The themes we explored for the second issue of Where the Leaves Fall focused on death, journey and seeds, alongside a number of essays in the dialogues section.
ALL THINGS MUST PASS
In this section we look at how Ana Mendieta celebrated her own mortality in her work, exploring the cycle of life and death and our connection with nature. Transcending the spiritual and philosophical to the actual, Antonina Savytska’s visceral images of the last months of her aunt’s life paints a stark and honest portrait of our relationship not just with death, but the life that leads us there and the patterns and behaviours of the ancestors that live through us. And we look at how societal conventions around death, developed to make the process as comfortable and acceptable as possible, are being challenged by environmentalists with the aim of ‘greening’ the system.
THROUGH OUR JOURNEY
We begin our exploration of journey (as well as the cover image) with The Flower Laboratory’s reuse of heather flowers leftover from a fashion shoot as art, as communion, as rehabilitation. Then we explore the Russian cultural phenomenon of the dacha, the plot of land and residence beyond the city boundaries where people can escape to nature. With ayahuasca, another way to commune with nature, we question the impact of yagé tourism on Indigenous communities.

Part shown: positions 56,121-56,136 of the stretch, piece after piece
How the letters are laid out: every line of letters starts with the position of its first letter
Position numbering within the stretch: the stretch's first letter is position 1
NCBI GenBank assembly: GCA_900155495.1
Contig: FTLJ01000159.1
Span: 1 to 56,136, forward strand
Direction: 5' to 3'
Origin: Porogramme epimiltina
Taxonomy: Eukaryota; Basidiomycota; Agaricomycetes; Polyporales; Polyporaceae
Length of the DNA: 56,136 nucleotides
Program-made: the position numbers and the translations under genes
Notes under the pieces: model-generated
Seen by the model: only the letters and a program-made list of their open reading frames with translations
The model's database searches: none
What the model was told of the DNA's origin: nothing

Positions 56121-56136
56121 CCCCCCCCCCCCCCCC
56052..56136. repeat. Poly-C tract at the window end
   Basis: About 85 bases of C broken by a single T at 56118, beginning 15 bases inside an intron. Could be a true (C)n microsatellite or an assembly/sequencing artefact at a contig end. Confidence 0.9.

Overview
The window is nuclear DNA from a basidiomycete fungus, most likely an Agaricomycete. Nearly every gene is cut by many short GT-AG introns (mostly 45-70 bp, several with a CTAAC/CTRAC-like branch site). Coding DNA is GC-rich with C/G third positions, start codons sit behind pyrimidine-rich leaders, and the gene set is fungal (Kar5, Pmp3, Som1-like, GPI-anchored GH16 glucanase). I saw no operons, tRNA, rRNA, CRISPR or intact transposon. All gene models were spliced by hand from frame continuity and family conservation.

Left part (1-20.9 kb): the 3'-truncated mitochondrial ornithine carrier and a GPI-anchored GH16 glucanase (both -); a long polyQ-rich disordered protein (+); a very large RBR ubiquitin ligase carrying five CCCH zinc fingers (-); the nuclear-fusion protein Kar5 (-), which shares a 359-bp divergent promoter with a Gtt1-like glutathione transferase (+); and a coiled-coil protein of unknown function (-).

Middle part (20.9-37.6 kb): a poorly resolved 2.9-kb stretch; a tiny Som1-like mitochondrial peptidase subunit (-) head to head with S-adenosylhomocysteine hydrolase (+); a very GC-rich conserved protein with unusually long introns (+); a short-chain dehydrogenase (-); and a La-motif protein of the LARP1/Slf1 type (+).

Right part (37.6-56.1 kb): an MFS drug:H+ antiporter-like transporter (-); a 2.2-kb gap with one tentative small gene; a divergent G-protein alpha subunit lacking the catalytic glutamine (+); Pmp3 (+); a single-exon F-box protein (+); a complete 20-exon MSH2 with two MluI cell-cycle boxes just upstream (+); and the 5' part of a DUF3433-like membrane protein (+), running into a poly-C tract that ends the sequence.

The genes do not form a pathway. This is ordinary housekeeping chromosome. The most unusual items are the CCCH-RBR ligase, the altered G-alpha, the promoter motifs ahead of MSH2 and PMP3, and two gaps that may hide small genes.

LIVING WITH SEEDS
Seeds are a ubiquitous part of our daily lives and in this section we explore different seed interactions – whether it’s searching for endangered flora in Kyrgyzstan, understanding how seeds are used to communicate with ancestors in Zimbabwe, discovering the world’s largest seed in the Seychelles, or exploring the structure and ways seeds disperse through the camera’s lens.
Our dialogues offer a range of ideas and different perspectives, including climate change activism in Africa, how death should be celebrated as a part of the food cycle, the water element, bringing climate change to our doorstep, the ecosystems that thrive above our heads, and drawing a garden in motion.
Product Dimensions: 240mm x 170mm
Our contact with nature has been broken. The environment that most of us are born into is mainly brick and concrete. The animals that we share this space with are largely pets or pests – the spider climbing the wall lost in our territory. The fridge buzzes quietly in the kitchen, full of the industrialised and processed produce it’s keeping cool. Our lives, thoughts, consciousness, become overwhelmed and consumed by the digital world that we connect with through a range of different sized screens. Our wonder at the natural beauty our planet presents to us is one step removed by the screen resolution and detail of the image.
Without that contact how can we really understand the impact of the decisions we make as people and governments? How can we even truly understand ourselves as a part of nature? Where the Leaves Fall is a magazine that explores humankind’s push-pull relationship with the natural world.